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I live in a condo unit. I live on one side my sister in law lives in the other. She has not paid her condo fees for four months

Gloucester, MA |
Attorney answers 3


You have a better weapon. Contact a lawyer.

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If she is not adhering to the bylaws in the master deed, either by not paying the fees or by making repairs or both and she will not pay the fees as required, then you should consult an attorney to review the master deed and any condominium trust agreements and to discuss what rights or remedies you may have. If the amount does not exceed $7,000 you may be able to file a complaint in small claims court. Best of luck.

Please be sure to mark if you find the answer "helpful" or a "best" answer. (It lets us know how we are doing.) Attorney Kremer is licensed to practice in Massachusetts. Please visit her Avvo profile for contact information. In accordance with Avvo guidelines, the following disclaimer applies to all responses given in this forum: The above is NOT legal advice, and is NOT intended to be legal advice. No Attorney-Client relationship is created through the above answer.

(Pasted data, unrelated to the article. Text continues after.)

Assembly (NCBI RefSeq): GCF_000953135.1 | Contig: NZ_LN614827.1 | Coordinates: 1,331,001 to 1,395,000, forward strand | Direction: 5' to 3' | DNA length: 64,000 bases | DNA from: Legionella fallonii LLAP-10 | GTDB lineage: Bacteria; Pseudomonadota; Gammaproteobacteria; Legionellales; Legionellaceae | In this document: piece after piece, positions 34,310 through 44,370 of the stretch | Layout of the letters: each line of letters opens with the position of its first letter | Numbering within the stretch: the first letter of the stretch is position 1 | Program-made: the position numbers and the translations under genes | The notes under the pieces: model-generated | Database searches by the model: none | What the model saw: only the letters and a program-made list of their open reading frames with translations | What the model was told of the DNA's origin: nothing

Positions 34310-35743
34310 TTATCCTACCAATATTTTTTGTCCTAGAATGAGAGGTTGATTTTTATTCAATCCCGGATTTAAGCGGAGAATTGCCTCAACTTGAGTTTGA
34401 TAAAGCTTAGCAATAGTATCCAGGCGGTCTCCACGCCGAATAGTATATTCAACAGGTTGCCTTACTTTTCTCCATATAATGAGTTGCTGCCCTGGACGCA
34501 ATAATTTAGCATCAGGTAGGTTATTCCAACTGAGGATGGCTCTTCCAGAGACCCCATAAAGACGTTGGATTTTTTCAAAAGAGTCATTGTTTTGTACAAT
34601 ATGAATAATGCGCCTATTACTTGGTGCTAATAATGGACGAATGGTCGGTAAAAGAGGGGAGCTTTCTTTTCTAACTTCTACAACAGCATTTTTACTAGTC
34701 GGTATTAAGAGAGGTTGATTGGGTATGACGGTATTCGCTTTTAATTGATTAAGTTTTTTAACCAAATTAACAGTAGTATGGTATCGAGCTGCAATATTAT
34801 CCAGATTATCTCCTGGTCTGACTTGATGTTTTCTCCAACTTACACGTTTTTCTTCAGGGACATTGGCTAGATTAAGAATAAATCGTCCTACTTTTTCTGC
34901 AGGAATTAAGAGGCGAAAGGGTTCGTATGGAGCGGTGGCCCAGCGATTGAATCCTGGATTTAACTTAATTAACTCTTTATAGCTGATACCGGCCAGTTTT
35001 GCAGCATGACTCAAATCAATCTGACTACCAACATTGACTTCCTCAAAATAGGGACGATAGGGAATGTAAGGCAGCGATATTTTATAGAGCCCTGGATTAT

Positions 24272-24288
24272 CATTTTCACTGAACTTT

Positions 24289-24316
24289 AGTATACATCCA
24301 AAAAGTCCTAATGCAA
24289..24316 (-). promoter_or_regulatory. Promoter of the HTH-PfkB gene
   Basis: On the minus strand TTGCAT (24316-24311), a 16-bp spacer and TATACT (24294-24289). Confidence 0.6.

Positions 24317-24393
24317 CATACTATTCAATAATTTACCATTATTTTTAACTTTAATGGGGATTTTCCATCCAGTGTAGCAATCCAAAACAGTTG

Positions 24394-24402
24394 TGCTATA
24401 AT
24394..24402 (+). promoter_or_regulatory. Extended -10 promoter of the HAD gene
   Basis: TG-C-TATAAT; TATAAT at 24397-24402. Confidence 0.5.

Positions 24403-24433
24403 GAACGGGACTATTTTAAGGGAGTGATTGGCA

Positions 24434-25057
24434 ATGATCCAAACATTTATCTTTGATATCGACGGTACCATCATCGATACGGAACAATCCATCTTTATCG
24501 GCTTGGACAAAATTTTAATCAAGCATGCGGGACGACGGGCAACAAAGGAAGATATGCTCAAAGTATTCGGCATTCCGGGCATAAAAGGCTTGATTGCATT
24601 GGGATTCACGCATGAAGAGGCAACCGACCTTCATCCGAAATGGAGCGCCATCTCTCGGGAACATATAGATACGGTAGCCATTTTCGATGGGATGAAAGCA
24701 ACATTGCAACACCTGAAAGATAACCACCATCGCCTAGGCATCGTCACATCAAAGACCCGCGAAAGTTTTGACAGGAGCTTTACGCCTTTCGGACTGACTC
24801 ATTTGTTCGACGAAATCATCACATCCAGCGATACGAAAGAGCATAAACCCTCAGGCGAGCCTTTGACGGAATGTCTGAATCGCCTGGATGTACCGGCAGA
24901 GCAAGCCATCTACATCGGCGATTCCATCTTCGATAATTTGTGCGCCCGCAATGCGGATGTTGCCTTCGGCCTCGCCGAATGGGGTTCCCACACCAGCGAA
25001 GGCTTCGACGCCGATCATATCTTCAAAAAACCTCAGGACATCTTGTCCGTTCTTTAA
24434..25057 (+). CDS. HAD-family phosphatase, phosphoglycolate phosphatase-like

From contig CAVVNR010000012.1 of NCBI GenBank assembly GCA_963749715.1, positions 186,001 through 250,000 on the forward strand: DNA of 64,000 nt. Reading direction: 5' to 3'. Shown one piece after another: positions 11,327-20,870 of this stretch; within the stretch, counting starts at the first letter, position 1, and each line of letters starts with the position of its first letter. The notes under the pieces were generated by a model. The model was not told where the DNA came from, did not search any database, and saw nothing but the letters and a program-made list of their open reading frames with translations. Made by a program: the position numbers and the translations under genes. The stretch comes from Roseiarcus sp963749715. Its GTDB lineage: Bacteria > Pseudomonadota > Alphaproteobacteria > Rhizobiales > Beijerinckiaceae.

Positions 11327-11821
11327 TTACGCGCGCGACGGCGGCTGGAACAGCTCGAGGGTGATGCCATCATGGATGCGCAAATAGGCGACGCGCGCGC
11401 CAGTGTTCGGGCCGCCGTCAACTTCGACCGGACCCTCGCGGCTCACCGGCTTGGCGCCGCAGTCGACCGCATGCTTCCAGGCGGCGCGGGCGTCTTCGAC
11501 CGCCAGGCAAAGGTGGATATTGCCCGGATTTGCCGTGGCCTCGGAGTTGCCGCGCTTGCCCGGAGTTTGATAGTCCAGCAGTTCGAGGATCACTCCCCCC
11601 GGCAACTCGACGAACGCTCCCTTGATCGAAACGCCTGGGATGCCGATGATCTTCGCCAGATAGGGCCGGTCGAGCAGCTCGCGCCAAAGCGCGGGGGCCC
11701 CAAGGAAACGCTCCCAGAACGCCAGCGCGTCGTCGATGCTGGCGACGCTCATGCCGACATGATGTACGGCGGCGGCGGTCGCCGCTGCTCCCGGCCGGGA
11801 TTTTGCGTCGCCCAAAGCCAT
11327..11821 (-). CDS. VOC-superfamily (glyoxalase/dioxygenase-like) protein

You should speak to an attorney who specializes in condo law. If this is just a 2-unit condo, which one of you is the trustee charged with collecting the fees? Is it both of you (very common in 2-unit condos)? If she is paying for repairs directly, what harm has been caused thus far? Might it be more practical to have each unit be repsonsible for own repairs, as long as done with respect to the common design of the building? I am just asking these rhetorically, but the specifics of your condo may be that splitting is practical or not. If so, you might avoid the hassles of non-payment.

To questioners from West Virginia & New York: Although I am licensed to practice in your state, I practice on a day-to-day basis in Massachusetts. I answer questions in your state in areas of the law in which I practice, and in which I feel comfortable trying to offer you assistance based on my knowledge of specific statutes in your state and/or general principles applicable in all states. It is always best, however, to work with attorneys and court personnel in your own area to deal with specific problems and factual situations.

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